In a more preferred embodiment of the invention, the azeotrope-like compositions of the invention consist essentially of from about 54.2 to about 73 weight percent 1,1,2-trichloro-1,2,2-trifluoroethane, from about 17 to about 24 weight percent 1,2-dichloroethylene, from about 4.5 to about 15.5 weight percent cyclopentane, from about 5.5 to about 5.9 weight percent methanol and from about 0.05 to about 0.4 weight percent nitromethane.
When diisopropylamine is added, the azeotrope-like compositions of the invention consist essentially of from about 49.8 to about 76.6 weight percent 1,1,2-trichloro-1,2,2-trifluoroethane, from about 15 to about 26 weight percent 1,2-dichloroethylene, from about 3 to about 16 weight percent cyclopentane, from about 5.3 to about 6.2 weight percent methanol, from about 0.05 to about 0.5 weight percent nitromethane and from about 0.02 to about 2 weight percent diisopropylamine and boil at about 38.1° C. ± about 0.4° C. at 760 mm Hg.
In a more preferred embodiment of the invention utilizing diisopropylamine, the azeotrope-like compositions of the invention consist essentially of from about 53.7 to about 73 weight percent 1,1,2-trichloro-1,2,2-trifluoroethane, from about 17 to about 24 weight percent 1,2-dichloroethylene, from about 4.5 to about 15.5 weight percent cyclopentane, from about 5.5 to about 5.9 weight percent methanol, from about 0 05 to about 0.4 weight percent nitromethane and from about 0.02 to about 0.5 weight percent diisopropylamine.
It is known in the art that the use of more active solvents, such as lower alkanols in combination with certain halocarbons such as trichlorotrifluoroethane, may have the undesirable result of attacking reactive metals such as zinc and aluminum, as well as certain aluminum alloys and chromate coatings such as are commonly employed in circuit board assemblies. The art has recognized that certain stabilizers, like nitromethane, are effective in preventing metal attack by chlorofluorocarbon mixtures with such alkanols. Other candidate stabilizers for this purpose, such as disclosed in the literature, are secondary and tertiary amines, olefins and cycloolefins, alkylene oxides, sulfoxides, sulfones, nitrites and nitriles, and acetylenic alcohols or ethers. It is contemplated that such stabilizers as well as other additives may be combined with the azeotrope-like compositions of this invention.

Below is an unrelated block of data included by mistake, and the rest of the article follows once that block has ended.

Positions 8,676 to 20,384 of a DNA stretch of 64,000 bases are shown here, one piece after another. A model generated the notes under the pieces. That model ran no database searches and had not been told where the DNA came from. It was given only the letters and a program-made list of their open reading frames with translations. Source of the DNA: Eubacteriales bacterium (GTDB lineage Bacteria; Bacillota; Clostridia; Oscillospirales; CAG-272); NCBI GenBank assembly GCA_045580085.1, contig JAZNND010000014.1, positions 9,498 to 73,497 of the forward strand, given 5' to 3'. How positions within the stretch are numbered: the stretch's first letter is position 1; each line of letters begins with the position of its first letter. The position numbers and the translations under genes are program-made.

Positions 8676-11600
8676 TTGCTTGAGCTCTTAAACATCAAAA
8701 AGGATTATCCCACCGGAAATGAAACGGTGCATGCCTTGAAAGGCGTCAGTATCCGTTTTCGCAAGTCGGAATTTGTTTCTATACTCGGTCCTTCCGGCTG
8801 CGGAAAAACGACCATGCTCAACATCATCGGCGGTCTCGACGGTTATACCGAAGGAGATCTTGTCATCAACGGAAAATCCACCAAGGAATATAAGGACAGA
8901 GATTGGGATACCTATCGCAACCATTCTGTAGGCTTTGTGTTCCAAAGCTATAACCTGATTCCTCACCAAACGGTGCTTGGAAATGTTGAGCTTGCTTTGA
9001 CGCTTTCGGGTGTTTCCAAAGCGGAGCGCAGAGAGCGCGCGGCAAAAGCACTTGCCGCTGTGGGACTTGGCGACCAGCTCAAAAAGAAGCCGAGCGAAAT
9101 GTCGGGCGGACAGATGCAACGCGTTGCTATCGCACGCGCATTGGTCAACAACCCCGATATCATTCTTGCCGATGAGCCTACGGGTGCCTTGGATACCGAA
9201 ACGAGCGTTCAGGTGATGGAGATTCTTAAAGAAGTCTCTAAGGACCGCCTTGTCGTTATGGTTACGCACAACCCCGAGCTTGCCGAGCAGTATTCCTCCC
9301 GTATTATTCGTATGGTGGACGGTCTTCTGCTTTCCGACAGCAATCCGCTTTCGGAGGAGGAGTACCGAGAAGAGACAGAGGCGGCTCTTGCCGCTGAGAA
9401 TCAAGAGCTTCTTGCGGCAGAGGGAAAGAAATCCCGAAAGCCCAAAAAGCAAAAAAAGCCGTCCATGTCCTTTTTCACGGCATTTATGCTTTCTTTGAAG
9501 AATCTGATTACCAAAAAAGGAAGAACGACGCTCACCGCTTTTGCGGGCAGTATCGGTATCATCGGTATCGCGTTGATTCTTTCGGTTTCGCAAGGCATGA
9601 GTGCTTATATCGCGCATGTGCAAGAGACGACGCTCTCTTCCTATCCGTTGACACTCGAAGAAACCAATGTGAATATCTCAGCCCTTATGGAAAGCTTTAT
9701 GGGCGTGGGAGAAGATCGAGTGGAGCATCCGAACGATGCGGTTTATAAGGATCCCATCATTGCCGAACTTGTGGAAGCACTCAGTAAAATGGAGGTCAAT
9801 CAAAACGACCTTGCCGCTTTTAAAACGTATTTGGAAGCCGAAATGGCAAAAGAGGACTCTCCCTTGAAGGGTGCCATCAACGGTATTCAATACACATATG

The precise azeotrope compositions in accordance with the invention have not been determined but have been ascertained to be within the above ranges. Regardless of where the true azeotrope lie, all compositions within the indicated ranges, as well as certain compositions outside the indicated ranges, are azeotrope-like, as defined more particularly below.
These azeotrope-like compositions are stable, safe to use and the preferred compositions of the invention are nonflammable (exhibit no flash point when tested by the Tag Open Cup test method--ASTM D 1310-86) and exhibit excellent solvency power. These compositions are particularly effective when employed in conventional degreasing units for the dissolution of rosin fluxes and the cleaning of such fluxes from printed circuit boards.
From fundamental principles, the thermodynamic state of a system (pure fluid or mixture) is defined by four variables: pressure, temperature, liquid composition and vapor composition, or P-T-X-Y, respectively. An azeotrope is a unique characteristic of a system of two or more components where X and Y are equal at a stated P and T. In practice, this means that the components of a mixture cannot be separated during distillation or in vapor phase solvent cleaning when that distillation is carried out at a fixed T (the boiling point of the mixture) and a fixed P (atmospheric pressure).
For purposes of this discussion, by azeotrope-like composition is intended to mean that the composition behaves like a true azeotrope in terms of its constant boiling characteristics or tendency not to fractionate upon boiling or evaporation. Such composition may or may not be a true azeotrope. Thus, in such compositions, the composition of the vapor formed during boiling or evaporation is identical or substantially identical to the original liquid composition. Hence, during boiling or evaporation, the liquid composition, if it changes at all, changes only minimally. This is contrasted with non-azeotrope-like compositions in which the liquid composition changes substantially during boiling or evaporation.